> and Windows and Mac OS. If we could get that posted, we will sure draw
> some attention...
> > And I do not talk about world domination at all,
> Why not? Put your stakes high ;)
> > I just would like to see GNUstep play a more important role in the free
> software movement - with one goal in mind: more developers working on it!
> > Personally I think KDE and GNOME are good, they deliver what they
> promise. Perhaps they are not as elegant as GNUstep, but they provide
> working solutions! Eg. you can install GNOME over the net using a
> graphical installer, you can use apps like Gimp, Abiword, dia, evolution,
> nautilus, mozilla/galeon and so forth (not to mention all the KDE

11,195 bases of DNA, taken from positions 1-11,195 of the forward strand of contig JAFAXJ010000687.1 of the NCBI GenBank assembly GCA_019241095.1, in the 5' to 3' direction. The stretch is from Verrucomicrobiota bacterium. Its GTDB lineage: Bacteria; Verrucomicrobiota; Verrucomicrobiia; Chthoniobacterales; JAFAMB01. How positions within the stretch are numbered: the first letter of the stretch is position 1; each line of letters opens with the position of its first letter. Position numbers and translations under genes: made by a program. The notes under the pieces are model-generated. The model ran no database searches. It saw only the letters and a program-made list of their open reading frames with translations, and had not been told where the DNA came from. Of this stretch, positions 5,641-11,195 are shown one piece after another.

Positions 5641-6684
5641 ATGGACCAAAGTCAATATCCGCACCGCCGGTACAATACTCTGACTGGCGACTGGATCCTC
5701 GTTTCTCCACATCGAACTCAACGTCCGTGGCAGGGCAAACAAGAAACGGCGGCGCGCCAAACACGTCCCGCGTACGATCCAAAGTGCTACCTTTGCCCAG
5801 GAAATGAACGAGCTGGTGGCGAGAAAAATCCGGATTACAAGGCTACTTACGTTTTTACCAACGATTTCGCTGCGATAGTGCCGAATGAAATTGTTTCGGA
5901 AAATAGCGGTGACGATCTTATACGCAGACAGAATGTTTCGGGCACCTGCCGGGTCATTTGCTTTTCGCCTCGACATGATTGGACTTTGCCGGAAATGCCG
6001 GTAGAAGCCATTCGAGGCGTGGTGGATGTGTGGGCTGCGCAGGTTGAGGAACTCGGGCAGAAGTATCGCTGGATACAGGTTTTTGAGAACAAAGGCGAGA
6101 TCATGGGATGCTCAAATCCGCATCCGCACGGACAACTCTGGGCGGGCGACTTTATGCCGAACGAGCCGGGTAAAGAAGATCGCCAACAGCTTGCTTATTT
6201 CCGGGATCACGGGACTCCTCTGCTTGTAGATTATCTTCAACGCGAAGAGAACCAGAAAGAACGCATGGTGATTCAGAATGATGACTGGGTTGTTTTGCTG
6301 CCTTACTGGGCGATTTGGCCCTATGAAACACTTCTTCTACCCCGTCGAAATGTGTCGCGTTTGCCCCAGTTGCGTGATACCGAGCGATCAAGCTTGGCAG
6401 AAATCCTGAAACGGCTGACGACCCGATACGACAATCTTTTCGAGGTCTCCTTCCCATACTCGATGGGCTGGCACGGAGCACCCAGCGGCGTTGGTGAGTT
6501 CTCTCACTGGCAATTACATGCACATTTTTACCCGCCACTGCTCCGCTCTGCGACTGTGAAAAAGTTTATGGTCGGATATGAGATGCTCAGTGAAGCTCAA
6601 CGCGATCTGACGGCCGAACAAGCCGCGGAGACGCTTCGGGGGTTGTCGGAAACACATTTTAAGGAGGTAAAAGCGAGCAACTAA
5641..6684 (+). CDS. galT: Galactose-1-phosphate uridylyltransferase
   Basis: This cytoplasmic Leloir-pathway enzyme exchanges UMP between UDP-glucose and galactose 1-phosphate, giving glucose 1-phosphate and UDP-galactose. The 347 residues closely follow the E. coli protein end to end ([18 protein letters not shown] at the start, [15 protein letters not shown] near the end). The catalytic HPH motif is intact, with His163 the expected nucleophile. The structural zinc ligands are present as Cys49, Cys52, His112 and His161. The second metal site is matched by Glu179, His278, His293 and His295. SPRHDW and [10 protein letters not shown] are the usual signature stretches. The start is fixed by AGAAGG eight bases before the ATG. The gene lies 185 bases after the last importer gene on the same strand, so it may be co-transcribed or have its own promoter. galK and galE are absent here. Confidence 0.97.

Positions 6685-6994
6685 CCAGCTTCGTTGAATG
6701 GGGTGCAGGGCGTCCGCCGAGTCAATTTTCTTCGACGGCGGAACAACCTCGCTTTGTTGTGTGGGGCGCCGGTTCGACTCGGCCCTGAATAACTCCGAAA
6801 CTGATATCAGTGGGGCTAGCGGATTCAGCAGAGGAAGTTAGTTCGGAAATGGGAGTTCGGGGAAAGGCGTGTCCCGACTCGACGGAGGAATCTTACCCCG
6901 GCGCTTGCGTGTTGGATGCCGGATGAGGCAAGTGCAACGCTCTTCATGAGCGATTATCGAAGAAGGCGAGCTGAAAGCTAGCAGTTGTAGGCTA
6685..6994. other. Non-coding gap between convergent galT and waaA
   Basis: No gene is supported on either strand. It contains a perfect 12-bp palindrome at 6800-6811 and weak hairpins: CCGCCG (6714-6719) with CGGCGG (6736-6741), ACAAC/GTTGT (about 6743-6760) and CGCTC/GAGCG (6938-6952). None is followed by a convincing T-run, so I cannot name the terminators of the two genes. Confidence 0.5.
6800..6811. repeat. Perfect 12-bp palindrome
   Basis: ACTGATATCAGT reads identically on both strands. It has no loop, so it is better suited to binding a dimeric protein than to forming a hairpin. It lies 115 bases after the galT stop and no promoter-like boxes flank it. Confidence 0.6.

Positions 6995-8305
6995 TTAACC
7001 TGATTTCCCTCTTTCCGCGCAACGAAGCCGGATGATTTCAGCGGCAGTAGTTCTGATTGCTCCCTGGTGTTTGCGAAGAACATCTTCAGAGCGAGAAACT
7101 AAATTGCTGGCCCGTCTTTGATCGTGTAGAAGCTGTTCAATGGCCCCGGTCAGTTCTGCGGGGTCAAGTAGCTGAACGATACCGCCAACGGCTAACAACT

> solutions). Actually I am "forced" to use Sylpheed to write my mails
> because there is no GNUstep Mail.app... again, don't get me wrong, I don't
> blame anyone for not having all of that in GNUstep, I just think it would
> be better to 'share' instead of reinventing the wheel!
> That's true. There is no need to write another GIMP, but is a GTK AppKit
> the only solution?
> What I see as a problem is the fact that you will then need a gtk AppKit,
> a Qt AppKitt, and probably more.
> > After all, it is not about KDE vs. GNOME vs. GNUstep. vs. ... but free
> software vs. closed software (or should I say M$ ...grin). I still believe
> that it is better to have good software written with a not so good
> technology than no software at all!
> >
> > But to be more on topic:
> >
> > - What would it take to write a 'gtk-backend' for GNUstep? Can anyone
> give some predictions?
> > - What would it take to include/integrate bonobo into GNUstep?
> > - How are we going to solve the problem that ObjC scares developers who